As watersheds in the Roanoke River basin expand with population growth and development, various concerns could negatively affect water quality. These include habitat degradation from stormwater runoff, fish tissue contamination, and toxic pollutants.
Dissolved Oxygen (DO) is another essential element for the health of surface waters. Unfortunately, concentrations can fluctuate due to temperature, depth, and turbulence – especially in places like the Roanoke River basin, where a large floodplain drainage system and flow management from upstream impoundments can influence DO levels.
Fish populations can be adversely affected by changes to water quality conditions due to changes in hydrologic regimes, such as stream channelization or dam removal. These processes alter the natural riparian environment of streams and may result in reduced aquatic vegetation and higher suspended sediment concentrations.
Fish species such as striped bass, steelhead, salmon and trout may all be affected by changes in water temperatures; this stress could prove fatal for their survival and growth.
In addition to climate change’s effects, an ever-increasing population is living near watersheds. This growth strains existing infrastructure and necessitates municipalities to implement stormwater management policies and enforcement tactics to reduce polluted urban runoff.
DWQ conducts biological assessments of streams and monitors their water quality to address these challenges. This data helps them decide if a waters is within an acceptable range for its intended use.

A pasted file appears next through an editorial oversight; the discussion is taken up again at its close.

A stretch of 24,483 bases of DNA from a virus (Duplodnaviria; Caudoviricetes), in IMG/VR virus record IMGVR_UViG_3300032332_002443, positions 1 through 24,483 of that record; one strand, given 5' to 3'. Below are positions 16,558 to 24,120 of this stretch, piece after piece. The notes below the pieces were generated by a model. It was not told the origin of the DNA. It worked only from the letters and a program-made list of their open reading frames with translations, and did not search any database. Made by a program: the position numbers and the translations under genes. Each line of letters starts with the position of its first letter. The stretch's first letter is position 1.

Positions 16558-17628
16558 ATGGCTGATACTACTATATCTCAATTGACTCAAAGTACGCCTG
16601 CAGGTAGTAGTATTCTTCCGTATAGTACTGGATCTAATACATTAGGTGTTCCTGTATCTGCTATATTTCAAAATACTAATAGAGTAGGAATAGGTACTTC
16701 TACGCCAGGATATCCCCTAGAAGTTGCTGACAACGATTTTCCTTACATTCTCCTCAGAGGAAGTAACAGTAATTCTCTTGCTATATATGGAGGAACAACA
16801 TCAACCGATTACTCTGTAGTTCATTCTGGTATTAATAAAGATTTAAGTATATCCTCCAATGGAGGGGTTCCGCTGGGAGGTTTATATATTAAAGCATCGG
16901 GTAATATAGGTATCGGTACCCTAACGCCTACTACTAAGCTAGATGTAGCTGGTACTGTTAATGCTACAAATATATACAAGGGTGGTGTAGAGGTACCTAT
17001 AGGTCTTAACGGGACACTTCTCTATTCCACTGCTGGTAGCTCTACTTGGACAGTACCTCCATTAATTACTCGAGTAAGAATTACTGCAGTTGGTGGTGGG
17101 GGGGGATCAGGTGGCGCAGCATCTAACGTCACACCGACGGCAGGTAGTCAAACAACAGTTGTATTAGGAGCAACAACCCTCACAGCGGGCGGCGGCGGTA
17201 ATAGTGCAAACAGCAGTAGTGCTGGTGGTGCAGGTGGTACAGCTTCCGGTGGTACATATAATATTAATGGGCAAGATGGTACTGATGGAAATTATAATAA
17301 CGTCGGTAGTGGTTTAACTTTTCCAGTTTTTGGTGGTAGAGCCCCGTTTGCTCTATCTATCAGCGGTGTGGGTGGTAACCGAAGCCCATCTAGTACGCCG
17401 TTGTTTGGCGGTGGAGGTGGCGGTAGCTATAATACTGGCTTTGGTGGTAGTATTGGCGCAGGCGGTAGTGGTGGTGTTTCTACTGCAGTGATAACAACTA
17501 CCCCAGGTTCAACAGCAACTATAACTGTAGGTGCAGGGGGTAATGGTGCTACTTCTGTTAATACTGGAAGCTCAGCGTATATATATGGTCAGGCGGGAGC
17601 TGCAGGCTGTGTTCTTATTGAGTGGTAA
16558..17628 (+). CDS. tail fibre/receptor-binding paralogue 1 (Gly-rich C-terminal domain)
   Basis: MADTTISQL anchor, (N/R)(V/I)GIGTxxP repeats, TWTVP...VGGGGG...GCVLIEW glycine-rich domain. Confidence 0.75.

For instance, DWQ issues fish consumption advisories for specific species to inform fishermen that fishing in waters with this designation is safe and to help them make informed decisions about when and where to fish. With these advisories, people are informed about when it’s safe to fish in these designated waters and can decide when and where to venture out to catch dinner.
In addition to monitoring, DWQ evaluates how waters with consumption advisories are utilized and suggests they be lifted as necessary. As part of this process, DWQ staff works closely with local agencies to guarantee these waters are being utilized responsibly to minimize any negative effects on their water quality.
Rip currents can occur on any beach with breaking waves, but they are most often formed near low spots and breaks on sandbars or around structures like jetties and piers. They may be narrow or extend in width up to hundreds of yards.
Rip Currents can be extremely dangerous, particularly for unseasoned or inexperienced swimmers. According to the United States Lifesaving Association, approximately 100 deaths yearly are attributed to these powerful, channeled currents.
Rip currents move at approximately 1-2 feet per second and can sweep people away into the sea before they even realize what’s happening.
Experienced or fearful swimmers might try to fight the current, leading to exhaustion and drowning. Keep calm and swim parallel to shore in both directions to escape a rip current.